Prologue
August 18, 2020, 4:09 PM, INFINITY III, MARS

Space is deep. And black. Unlike being on a planet, it doesn’t matter where you look, there is always more black space. No horizons, no coast lines, no mountain ranges. Just a thick black fog dotted by infinite numbers of shining yellow stars. A vast universe full of burning suns, each which may be home to a cluster of tiny planets, which may each have their own groupings of moons which carefully orbit them. And then there are the comets, asteroids and meteors that wander endlessly past the moons, planets and suns. A vast universe full of places to discover and explore, where you could spend an eternity, and barely begin. …

After the bees arrive on Earth (eventually the actual story gets underway), each chapter opens with a global death count. Which, now that I think about it, feels very 2020.

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Listen to episode 6 here and please rate and subscribe to help us reach more listeners.

Ashley
xo

 

7 tips to stave off divorce

wedding

Don’t go to bed angry
Instead, stay awake fighting for days, ultra-marathon style. A mention in the Guinness Book of World Records for Longest Marital Showdown is a sure way to reignite the flame.

Spice up your love life
Cardamom. Paprika. Basil. Turmeric. These are all things you should not put on your genitals, unless you are aroused by emergency medical fees.

Listen to each other
Sure, you’ve been hearing this person drone on forever about the refrigerator’s mould situation and the way Helen in accounts payable cracks her knuckles during staff meetings and that one ingrown toenail. But tuning out means you’ve given up on your spouse’s ability to surprise you. Make the effort to really listen: it may turn out the refrigerator is also leaking freon, or Helen in accounts payable has been replaced by a man whose nose hair touches his upper lip, or the doctor said that toenail has caused an infection, leading to life-threatening septicaemia. By paying close attention, you will learn intimate details that could distress and haunt you for the rest of your life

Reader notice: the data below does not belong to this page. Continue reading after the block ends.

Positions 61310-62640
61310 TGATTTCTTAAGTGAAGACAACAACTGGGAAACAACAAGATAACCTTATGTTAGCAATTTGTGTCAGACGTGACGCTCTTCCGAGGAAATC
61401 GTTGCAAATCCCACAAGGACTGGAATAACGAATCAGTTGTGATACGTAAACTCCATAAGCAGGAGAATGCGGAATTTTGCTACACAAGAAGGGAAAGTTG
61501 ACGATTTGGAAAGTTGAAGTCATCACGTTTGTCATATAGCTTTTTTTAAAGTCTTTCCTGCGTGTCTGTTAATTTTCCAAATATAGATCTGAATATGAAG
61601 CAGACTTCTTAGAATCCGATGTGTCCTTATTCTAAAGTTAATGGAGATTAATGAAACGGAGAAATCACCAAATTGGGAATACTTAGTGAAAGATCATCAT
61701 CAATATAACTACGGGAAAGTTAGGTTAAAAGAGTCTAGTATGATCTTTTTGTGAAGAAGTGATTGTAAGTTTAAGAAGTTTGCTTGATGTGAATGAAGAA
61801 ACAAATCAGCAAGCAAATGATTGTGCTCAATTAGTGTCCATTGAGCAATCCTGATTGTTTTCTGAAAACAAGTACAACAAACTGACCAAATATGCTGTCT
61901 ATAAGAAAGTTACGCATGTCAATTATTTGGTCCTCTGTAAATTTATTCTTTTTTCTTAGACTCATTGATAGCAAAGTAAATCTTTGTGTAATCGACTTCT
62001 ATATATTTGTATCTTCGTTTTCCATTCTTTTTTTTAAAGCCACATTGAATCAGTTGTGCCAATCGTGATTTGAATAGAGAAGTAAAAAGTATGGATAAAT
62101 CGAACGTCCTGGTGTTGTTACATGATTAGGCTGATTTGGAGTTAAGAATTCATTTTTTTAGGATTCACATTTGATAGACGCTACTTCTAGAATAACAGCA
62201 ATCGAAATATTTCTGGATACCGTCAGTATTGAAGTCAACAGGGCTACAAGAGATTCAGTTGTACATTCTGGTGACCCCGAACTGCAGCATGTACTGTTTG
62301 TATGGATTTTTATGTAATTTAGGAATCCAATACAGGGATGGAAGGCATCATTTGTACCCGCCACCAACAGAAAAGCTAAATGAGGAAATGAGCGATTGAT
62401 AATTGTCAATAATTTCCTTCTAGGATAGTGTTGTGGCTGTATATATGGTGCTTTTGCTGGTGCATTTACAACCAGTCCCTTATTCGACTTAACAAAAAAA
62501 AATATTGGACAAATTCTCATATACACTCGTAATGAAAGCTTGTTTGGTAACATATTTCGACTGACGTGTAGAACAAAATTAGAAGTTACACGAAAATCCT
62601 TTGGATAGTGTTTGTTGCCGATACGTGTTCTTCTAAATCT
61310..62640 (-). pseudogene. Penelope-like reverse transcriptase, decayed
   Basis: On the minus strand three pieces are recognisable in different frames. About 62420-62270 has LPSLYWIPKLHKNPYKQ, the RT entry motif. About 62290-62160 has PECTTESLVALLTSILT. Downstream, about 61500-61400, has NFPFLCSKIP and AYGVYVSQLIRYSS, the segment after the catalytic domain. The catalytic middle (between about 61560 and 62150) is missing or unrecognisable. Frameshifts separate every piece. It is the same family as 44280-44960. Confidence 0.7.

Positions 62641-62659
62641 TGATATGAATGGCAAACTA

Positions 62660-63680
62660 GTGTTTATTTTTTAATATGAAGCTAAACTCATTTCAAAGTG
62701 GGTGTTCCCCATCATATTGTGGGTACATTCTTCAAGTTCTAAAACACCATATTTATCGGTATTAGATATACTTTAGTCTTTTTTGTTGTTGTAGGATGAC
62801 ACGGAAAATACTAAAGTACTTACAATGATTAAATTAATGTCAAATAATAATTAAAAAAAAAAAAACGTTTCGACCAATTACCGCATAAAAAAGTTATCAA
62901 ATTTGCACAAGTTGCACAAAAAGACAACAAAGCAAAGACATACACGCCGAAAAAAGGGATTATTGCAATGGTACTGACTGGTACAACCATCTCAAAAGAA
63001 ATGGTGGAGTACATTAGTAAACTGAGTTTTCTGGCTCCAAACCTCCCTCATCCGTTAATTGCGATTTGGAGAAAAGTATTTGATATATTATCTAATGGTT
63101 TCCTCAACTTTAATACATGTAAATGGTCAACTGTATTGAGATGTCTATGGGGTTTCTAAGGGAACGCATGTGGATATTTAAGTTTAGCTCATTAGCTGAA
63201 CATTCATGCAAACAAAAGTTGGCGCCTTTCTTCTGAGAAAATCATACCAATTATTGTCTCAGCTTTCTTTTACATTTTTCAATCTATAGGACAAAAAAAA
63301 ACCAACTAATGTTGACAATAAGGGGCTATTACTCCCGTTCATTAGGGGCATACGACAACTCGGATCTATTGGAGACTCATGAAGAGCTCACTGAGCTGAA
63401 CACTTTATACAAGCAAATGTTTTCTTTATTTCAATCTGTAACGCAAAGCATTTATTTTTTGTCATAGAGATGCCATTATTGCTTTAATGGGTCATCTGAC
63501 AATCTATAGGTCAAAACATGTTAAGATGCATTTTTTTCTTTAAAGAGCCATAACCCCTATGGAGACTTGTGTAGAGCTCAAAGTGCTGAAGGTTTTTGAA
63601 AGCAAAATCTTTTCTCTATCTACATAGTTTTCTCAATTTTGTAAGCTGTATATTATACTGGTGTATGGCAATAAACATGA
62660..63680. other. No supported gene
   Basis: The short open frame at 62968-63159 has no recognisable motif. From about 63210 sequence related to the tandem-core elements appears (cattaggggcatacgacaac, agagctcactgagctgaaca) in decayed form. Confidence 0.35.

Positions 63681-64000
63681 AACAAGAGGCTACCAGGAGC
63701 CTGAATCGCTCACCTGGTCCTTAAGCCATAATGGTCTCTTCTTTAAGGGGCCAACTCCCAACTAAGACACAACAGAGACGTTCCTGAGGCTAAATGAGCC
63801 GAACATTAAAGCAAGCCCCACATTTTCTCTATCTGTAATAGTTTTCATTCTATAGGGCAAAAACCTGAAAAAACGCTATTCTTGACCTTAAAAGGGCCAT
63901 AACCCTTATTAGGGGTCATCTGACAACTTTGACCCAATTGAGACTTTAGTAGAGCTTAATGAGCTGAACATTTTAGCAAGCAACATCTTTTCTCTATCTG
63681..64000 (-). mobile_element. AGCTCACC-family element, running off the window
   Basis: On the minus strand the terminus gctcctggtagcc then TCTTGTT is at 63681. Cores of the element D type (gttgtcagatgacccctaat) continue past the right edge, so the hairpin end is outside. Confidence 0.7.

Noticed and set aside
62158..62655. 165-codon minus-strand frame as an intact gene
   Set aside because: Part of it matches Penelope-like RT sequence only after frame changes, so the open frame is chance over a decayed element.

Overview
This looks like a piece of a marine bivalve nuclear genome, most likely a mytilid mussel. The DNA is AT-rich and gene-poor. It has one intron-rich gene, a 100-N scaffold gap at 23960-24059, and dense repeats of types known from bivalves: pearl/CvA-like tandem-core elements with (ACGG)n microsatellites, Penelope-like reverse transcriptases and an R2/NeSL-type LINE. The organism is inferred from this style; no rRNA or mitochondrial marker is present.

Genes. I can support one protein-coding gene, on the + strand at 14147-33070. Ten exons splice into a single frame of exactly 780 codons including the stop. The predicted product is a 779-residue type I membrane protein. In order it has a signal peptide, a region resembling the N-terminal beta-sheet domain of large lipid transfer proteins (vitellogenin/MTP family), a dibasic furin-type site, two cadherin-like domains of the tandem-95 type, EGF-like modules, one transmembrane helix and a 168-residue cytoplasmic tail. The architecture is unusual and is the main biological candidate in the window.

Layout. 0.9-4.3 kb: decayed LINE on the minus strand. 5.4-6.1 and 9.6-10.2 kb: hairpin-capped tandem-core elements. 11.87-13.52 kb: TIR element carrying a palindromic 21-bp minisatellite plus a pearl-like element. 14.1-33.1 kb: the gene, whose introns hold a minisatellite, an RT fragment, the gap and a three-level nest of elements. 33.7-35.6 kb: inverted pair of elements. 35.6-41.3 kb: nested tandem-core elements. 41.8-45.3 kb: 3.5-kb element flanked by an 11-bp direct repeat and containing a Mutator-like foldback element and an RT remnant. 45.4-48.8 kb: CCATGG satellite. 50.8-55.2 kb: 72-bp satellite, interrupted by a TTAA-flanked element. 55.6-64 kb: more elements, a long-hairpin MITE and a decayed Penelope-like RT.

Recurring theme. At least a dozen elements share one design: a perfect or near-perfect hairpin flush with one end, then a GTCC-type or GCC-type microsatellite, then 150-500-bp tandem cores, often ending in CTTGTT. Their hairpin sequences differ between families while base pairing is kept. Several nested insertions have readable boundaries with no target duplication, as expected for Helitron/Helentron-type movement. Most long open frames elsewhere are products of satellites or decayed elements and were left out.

Have a regular date night
Why argue at home when you can take that shit public?

Communicate
With so many avenues of communication available, there’s no excuse for poor communication with your spouse. Don’t limit yourselves to Facebook and Twitter: get creative with Snapchat, Pinterest and Vine. By sharing every waking minute, you’ll not only know exactly what’s going on with each other, you’ll also create an archived testament to an incredible marriage spent mostly staring at your phones.

Avoid seeing each other naked
Seeing your spouse naked too often can dampen any excitement this once provided. Except for your semi-annual mutually unsatisfying horizontal romp, work together to hide yourselves and maintain the mystery of exactly how much your youth has deteriorated. Stables sell horse blinders.

Agree to disagree
And make a really big deal of it.